With this approach, STOT has beaten its benchmark and had top quintile returns within the Morningstar Short Term Bond peer category over the last one-, two-, and three-year time periods. And its 30-day SEC yield is currently 5.2%, but with only 1.4 years of duration.6

3. SPDR Portfolio Short Term Corporate Bond ETF (SPSB)

SPSB seeks to track an index of US-denominated, high quality investment grade corporate bonds with maturities between one and three years. This leads to a weighted duration of 1.7 years, but with a 5.1% 30-day SEC yield for the ETF.7

And the yield on the types of bonds in the ETF is less correlated (71%) with the federal funds rate than ultra-short instruments.8 That means that if the Fed does cut three or more times, those cuts won’t be felt on a one-to-one basis in the yield.

4. SPDR Portfolio Intermediate Term Corporate Bond ETF (SPIB)

SPIB seeks to track an index of high quality investment grade corporate bonds with maturities between 1 and 10 years.

This leads to a weighted duration of 4 years, which allows investors to modestly lengthen duration even more versus ultra-short markets and also trim duration risk (and volatility) relative to broader core bonds — all with a current 30-day SEC yield of 5.2%.9

5. SPDR DoubleLine Total Return Tactical ETF (TOTL)

TOTL is an active core bond strategy that combines traditional and non-traditional fixed income sectors, while seeking to generate high-quality income and exploit inefficiencies within the global fixed income market. Combined with active risk constraints, the ETF’s approach has led to above-benchmark performance over the past one, two, and three years.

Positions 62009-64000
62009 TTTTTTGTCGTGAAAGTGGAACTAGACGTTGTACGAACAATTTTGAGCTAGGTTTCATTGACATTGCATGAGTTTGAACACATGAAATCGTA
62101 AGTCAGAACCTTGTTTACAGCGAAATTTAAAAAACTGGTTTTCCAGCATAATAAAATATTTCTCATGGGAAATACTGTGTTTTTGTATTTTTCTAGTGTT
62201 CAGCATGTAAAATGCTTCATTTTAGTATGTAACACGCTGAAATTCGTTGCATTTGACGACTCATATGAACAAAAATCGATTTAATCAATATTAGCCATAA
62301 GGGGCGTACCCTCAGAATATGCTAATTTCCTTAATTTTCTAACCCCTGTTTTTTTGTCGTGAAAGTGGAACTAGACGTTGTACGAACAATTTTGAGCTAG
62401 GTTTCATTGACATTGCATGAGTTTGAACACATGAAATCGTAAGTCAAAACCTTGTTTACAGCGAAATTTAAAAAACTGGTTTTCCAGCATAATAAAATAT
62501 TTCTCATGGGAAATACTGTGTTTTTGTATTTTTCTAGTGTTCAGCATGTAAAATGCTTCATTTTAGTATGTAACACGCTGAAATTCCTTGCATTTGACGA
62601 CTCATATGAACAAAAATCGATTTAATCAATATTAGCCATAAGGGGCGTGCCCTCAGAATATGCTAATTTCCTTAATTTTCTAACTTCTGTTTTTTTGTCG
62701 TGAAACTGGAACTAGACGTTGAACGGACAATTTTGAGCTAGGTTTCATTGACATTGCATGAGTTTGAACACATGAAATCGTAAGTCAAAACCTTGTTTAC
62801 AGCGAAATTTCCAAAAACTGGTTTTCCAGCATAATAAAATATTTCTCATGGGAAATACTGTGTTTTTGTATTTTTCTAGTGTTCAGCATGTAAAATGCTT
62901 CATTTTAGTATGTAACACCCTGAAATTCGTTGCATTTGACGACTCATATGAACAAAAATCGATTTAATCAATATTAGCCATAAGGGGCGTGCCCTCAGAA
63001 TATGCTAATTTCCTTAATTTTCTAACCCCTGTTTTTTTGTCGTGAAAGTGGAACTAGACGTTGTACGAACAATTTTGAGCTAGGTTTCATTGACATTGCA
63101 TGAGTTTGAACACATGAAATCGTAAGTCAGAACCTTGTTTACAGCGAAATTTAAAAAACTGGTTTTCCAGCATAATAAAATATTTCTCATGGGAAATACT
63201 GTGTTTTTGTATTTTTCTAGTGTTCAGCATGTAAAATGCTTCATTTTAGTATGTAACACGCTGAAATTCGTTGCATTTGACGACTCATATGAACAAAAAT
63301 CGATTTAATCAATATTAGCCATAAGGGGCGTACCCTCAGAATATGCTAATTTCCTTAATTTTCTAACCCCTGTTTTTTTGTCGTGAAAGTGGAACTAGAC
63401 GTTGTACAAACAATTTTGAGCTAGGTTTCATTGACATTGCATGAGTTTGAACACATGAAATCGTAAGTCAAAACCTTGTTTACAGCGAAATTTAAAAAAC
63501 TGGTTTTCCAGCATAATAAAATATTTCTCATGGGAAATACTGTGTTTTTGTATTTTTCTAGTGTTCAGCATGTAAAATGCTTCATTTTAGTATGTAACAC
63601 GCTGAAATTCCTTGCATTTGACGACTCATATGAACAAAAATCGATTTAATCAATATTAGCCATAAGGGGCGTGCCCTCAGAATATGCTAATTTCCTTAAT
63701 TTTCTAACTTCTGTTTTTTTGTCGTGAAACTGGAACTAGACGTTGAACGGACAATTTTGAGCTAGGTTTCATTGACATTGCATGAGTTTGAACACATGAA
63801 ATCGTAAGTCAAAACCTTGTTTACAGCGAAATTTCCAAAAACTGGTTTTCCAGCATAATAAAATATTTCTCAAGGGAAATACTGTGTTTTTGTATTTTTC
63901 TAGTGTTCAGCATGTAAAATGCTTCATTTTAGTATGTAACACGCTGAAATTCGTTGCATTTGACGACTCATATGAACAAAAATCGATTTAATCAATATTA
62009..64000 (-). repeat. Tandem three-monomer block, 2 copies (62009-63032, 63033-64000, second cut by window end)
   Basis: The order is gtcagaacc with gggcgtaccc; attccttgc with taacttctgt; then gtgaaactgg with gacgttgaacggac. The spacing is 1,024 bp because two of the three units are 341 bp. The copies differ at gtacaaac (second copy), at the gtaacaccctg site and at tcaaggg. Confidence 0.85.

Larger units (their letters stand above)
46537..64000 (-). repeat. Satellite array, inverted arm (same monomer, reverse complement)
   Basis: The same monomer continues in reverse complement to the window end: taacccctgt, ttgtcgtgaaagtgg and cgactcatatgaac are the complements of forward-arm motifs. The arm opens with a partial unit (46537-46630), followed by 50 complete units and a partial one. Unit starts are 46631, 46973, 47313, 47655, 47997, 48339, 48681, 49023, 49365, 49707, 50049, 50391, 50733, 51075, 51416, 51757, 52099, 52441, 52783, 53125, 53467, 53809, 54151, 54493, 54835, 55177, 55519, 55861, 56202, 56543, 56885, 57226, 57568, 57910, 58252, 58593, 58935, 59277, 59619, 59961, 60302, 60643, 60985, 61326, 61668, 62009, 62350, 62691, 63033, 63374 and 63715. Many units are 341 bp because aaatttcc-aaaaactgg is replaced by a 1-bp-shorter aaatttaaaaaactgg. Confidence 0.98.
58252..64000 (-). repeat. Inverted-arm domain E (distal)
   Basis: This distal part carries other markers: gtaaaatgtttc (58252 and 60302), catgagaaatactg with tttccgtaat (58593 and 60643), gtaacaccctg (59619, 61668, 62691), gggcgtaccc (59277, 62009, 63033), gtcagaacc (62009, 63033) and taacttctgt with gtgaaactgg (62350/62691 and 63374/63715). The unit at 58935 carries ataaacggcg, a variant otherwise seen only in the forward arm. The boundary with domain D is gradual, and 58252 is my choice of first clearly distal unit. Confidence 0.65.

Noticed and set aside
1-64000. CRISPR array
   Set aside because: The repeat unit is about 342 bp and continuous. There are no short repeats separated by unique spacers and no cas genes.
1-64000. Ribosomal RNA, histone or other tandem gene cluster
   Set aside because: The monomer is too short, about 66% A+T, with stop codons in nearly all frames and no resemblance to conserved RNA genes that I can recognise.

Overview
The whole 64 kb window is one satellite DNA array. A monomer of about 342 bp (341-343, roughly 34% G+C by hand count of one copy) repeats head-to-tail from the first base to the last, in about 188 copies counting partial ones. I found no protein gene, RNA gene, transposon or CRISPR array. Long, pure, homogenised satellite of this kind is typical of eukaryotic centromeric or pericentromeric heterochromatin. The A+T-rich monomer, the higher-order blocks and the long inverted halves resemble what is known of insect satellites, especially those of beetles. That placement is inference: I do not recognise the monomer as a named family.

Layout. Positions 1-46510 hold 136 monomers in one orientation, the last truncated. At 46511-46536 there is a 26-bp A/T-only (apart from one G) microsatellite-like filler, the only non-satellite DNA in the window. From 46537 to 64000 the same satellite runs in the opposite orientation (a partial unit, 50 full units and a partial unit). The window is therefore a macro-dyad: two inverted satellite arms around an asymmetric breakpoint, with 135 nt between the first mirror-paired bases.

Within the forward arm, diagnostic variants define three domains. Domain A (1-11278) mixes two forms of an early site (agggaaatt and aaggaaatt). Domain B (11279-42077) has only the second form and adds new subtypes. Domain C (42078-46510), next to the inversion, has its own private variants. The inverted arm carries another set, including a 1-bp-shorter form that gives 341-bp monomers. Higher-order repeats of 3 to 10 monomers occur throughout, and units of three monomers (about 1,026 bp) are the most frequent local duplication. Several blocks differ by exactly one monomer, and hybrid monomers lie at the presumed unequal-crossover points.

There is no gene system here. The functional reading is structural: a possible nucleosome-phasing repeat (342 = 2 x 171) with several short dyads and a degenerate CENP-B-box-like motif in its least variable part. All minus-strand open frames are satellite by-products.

The ETF has a current 5.6% 30-day SEC yield and a duration of 6.2 years.10 That means this fund is for investors seeking to more deliberately increase duration as they put their cash to work, but to do so in a risk-aware manner, as TOTL has lesser return volatility than the Bloomberg US Aggregate Bond Index (Agg) on a one-, three-, and five-year basis.11

Manage Your Reinvestment Risk

The yield, duration, and trailing three-year volatility of returns for all five of the aforementioned ETFs are plotted in Figure 2, alongside the same metrics for three-month T-bills (a proxy for money market funds given similar tenor focus) and the Agg (a proxy for core bonds).

Looking across each potential SPDR Fixed Income ETF investment option, the duration increases as does the volatility — and, so does the potential for investors to participate in any duration-induced price appreciation that could arise from a decline in rates. The opportunity to achieve greater sector diversification potentially increases too.

This illustrates how you can use these strategies to move further out on the risk curve while adopting a more total return mindset, as opposed to owning only cash-like instruments. The bottom line is, if you’re seeking to mitigate the erosive impacts of reinvestment risk on your accumulated money market fund positions, you have multiple options to consider for putting your excess cash to better work.

If you have questions about these strategies, we’re happy to help. Please reach out to your State Street Global Advisors representative directly or contact us.